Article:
Blindsided by Death

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Josh McDowell shares how to get through a painful loss.

Bible Reading: 2 Corinthians 1:3-7

When others are troubled, we will be able to give them the same comfort God has given us. 2Corinthians 1:4

SEVENTEEN-YEAR-OLD Paige just lost her father to bone cancer after he suffered for eight months. She misses her dad horribly.

Curt, a high school sophomore, was in his friend Ed’s car when a truck rammed into the driver’s side. Ed died in Curt’s arms.

When Cindy went to check on her six-month -old brother during his naptime, Ty was blue and not breathing. When the EMTs arrived, Ty was pronounced dead.

It’s indescribably painful and difficult to cope with the death of a loved one or close friend. You might have made that discovery firsthand. Whether it is a parent or a grandparent succumbing to terminal cancer, a friend or classmate killed in a car accident or any loss of someone dear to you, it hurts. Even if you haven’t experienced such a loss, you probably have friends who have or will. How do you get through that kind of tragedy?

First, when someone close to you dies, you likely will experience a wide range of emotions. You might feel terribly sad, depressed, hopeless, abandoned, frightened, and even angry because of what happened. And you might get intensely angry at the situation, at the person who died and left you alone, at the person(s) you consider responsible for the death, or even at God for allowing it to happen. All these feelings are normal and natural. Emotions are a built-in release valve to help you handle deep inner pain.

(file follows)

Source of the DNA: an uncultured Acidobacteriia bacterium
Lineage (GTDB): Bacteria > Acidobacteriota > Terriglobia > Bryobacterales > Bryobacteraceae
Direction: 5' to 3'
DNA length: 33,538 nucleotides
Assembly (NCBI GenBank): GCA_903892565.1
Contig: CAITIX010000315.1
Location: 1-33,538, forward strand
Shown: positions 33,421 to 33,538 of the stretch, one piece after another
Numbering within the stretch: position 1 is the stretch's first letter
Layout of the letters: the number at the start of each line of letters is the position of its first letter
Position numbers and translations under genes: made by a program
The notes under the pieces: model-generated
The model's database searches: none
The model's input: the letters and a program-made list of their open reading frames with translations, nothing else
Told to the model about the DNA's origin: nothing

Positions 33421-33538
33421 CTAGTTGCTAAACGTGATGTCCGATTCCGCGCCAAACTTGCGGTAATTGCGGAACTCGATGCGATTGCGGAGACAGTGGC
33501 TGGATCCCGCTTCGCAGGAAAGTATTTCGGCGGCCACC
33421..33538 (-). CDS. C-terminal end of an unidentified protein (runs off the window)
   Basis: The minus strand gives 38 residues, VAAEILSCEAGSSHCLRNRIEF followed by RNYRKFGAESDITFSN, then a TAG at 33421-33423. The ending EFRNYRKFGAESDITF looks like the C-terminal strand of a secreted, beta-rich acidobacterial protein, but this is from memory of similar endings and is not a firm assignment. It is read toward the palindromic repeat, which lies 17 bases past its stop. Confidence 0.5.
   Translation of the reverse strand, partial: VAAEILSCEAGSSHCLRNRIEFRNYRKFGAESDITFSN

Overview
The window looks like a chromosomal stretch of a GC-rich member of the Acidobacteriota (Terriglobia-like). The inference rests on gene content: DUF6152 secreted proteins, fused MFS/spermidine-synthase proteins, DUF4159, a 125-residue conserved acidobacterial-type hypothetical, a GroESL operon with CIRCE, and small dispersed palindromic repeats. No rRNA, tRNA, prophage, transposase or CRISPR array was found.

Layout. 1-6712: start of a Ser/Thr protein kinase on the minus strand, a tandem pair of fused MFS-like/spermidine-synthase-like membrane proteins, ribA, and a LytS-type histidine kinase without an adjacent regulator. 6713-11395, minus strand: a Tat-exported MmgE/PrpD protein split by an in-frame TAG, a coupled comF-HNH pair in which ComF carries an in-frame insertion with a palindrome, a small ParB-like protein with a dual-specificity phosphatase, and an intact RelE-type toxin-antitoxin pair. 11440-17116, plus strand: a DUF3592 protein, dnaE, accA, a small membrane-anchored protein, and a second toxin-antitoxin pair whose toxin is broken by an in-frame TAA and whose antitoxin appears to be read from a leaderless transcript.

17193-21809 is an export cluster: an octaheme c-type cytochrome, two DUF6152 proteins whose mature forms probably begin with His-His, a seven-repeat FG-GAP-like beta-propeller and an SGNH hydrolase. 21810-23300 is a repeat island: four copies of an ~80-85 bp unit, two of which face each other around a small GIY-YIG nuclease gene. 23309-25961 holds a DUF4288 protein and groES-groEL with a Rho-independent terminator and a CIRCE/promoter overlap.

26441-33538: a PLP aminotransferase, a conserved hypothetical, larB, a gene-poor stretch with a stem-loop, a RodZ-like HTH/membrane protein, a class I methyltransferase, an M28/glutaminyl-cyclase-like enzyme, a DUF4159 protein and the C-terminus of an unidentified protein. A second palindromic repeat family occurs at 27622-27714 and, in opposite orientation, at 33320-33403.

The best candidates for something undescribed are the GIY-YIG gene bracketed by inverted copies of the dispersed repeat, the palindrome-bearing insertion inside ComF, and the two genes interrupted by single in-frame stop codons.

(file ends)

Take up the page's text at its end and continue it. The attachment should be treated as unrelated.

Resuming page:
Second, your greatest need in the first hours after the death of a friend or loved one is for others to comfort you. That sounds obvious, but what exactly is comfort? It’s not a “pep talk” urging you to hang in there, tough it out, or hold it together. Comfort isn’t an attempt to explain why bad things happen to people. It’s not a bunch of positive words about God being in control and everything being okay. All those things can be good and useful in time, but they don’t fill our pressing need for comfort.

Real comfort is having people feel your hurt and sorrow with you. You receive comfort when you know you aren’t suffering alone. Paul says, “When others are happy, be happy with them. If they are sad, share their sorrow” (Romans 12:15). You sense God’s care and concern for you as someone hurts with you, feels sad with you, and cries with you. So when you hurt, find somebody who will hurt with you. It’s one of God’s huge helps to getting through your sorrow.

REFLECT: Are you hurting because of the death of someone close to you-recently or in the past? What help do you need from others?

PRAY: Ask God to help you talk to friends and family members about how they can comfort you.

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